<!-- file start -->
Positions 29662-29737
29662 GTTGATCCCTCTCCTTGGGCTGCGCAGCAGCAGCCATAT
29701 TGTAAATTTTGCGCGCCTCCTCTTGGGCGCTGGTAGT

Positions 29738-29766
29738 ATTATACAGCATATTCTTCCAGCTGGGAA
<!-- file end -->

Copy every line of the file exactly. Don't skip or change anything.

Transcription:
Positions 29662-29737
29662 GTTGATCCCTCTCCTTGGGCTGCGCAGCAGCAGCCATAT
29701 TGTAAATTTTGCGCGCCTCCTCTTGGGCGCTGGTAGT

Positions 29738-29766
29738 ATTATACAGCATATTCTTCCAGCTGGGAA